Post by bearasmith » May 12th, 2014, 8:52 am

syo_astro wrote:
JonnyL wrote:Can someone explain UTM, azimuths, and PLSS to me? I just don't get it. :?
Have you taken a look at the wiki?
http://scioly.org/wiki/index.php/Road_Scholar

It does cover stuff on UTM, azimuth, and PLSS (at least in summary). I have no idea how PLSS works since I don't think it even exists in NYS >.<.

For UTM, I would recommend going on youtube to find videos, there's a few good websites online from various sources, though. It's the Universal Transverse Mercator system. It's a map projection that approximates a grid and turns the world into multiple 6 degree zones. You usually find it on quadrangles, and you can use its system of easting and northing (remember, read right, read up, that's how you write your coordinates) to locate points on maps. You can also use it to calculate distance and bearing/azimuth between points.

Azimuth (which is related to bearing) just tells you an angle relative to north you go from one point to view another. There's better summaries online I'd bet you could find.

Hope that helps!
Yeah, PLSS is not used in the first 13 colonies. It is also not used in Louisiana and Texas(I think, because Louisiana uses an old French system that uses big strips of lines that lead to water. The strips of land also point downhill from the river for easer irrigation.) PLSS is also not used in Hawaii and Alaska. PLSS was made by president Jefferson. He made it for the homestead act, because it accurately determines 40acre and 10acre plots of land. This all happened because of the Louisiana Purchase. After they bought it he wanted for people to move into the land. Also it would be much easer to take over a land that doesn't have anybody in it so that was another reason for the homestead act.(but I'm getting off topic) ;)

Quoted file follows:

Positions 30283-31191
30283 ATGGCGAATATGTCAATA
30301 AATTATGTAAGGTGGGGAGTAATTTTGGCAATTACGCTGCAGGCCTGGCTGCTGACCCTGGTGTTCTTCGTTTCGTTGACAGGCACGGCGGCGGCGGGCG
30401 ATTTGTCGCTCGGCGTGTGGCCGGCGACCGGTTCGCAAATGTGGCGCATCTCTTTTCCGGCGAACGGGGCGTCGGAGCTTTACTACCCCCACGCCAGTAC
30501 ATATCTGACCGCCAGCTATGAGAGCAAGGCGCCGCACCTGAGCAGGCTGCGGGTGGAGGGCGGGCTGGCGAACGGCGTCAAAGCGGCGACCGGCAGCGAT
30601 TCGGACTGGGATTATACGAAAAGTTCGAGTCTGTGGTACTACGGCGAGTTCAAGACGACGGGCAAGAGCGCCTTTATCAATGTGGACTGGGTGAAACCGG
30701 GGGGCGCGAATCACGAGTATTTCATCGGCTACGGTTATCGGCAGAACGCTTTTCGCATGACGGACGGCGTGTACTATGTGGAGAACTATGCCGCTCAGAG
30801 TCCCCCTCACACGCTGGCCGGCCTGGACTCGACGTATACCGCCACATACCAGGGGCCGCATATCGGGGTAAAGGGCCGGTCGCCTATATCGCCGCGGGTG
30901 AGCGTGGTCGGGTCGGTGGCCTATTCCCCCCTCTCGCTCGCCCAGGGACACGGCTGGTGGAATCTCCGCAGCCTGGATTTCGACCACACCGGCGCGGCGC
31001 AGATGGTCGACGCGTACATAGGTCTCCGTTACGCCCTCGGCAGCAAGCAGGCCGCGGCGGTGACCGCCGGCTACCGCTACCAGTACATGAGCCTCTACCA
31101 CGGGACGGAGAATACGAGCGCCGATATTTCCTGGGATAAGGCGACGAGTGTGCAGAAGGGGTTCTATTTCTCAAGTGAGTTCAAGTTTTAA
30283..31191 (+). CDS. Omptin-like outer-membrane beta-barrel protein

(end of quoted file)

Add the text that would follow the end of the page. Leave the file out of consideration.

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Re: Road Scholar B

Post by HeavyHitter406 » May 13th, 2014, 12:29 pm

AJTheGreat1729 wrote:There is a reason we fare quite well in road scholar. The reason posted above me. ^.^
Mr. AJTheGreat1729 wants your truly to get an ego by complimenting me. For that reason, do not listen to him.
2014 (Wright State/Lisle/Grayslake/Regionals/State/Nationals)

Water Quality: 8/1/2/1/2/3
Experimental Design: 12/1/5/5/8/37
Road Scholar: 12/2/2/3/3/11
Wheeled Vehicle: 32/6/6/2/11/5

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Re: Road Scholar B

Post by AJTheGreat1729 » May 14th, 2014, 7:53 pm

HeavyHitter406 wrote:
AJTheGreat1729 wrote:There is a reason we fare quite well in road scholar. The reason posted above me. ^.^
Mr. AJTheGreat1729 wants your truly to get an ego by complimenting me. For that reason, do not listen to him.
Yours*.
2014 R/S/N
Entomology 2/3/x
Road Scholar 2/3/x
Experimental 5/8/x
Team 1/2/x

“Would it save you a lot of time if I just gave up and went mad now?”
― Douglas Adams, The Hitchhiker's Guide to the Galaxy
[witty comment][/witty comment]

HeavyHitter406
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Re: Road Scholar B

Post by HeavyHitter406 » May 16th, 2014, 6:04 am

And he's also a grammar critic. :D
2014 (Wright State/Lisle/Grayslake/Regionals/State/Nationals)

Water Quality: 8/1/2/1/2/3
Experimental Design: 12/1/5/5/8/37
Road Scholar: 12/2/2/3/3/11
Wheeled Vehicle: 32/6/6/2/11/5